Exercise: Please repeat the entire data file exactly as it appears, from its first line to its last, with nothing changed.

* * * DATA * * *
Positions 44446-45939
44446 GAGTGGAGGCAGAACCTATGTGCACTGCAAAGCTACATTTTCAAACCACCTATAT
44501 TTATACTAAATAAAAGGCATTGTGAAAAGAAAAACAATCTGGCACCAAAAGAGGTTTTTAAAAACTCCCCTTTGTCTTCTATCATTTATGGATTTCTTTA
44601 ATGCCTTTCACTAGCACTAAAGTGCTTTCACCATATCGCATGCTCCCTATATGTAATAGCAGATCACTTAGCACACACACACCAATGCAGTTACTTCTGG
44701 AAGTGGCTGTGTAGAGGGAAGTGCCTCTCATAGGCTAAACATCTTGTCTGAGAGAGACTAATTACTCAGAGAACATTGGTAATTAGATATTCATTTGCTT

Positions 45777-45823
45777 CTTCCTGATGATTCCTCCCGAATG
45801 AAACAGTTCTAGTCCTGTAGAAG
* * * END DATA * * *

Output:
Positions 44446-45939
44446 GAGTGGAGGCAGAACCTATGTGCACTGCAAAGCTACATTTTCAAACCACCTATAT
44501 TTATACTAAATAAAAGGCATTGTGAAAAGAAAAACAATCTGGCACCAAAAGAGGTTTTTAAAAACTCCCCTTTGTCTTCTATCATTTATGGATTTCTTTA
44601 ATGCCTTTCACTAGCACTAAAGTGCTTTCACCATATCGCATGCTCCCTATATGTAATAGCAGATCACTTAGCACACACACACCAATGCAGTTACTTCTGG
44701 AAGTGGCTGTGTAGAGGGAAGTGCCTCTCATAGGCTAAACATCTTGTCTGAGAGAGACTAATTACTCAGAGAACATTGGTAATTAGATATTCATTTGCTT

Positions 45777-45823
45777 CTTCCTGATGATTCCTCCCGAATG
45801 AAACAGTTCTAGTCCTGTAGAAG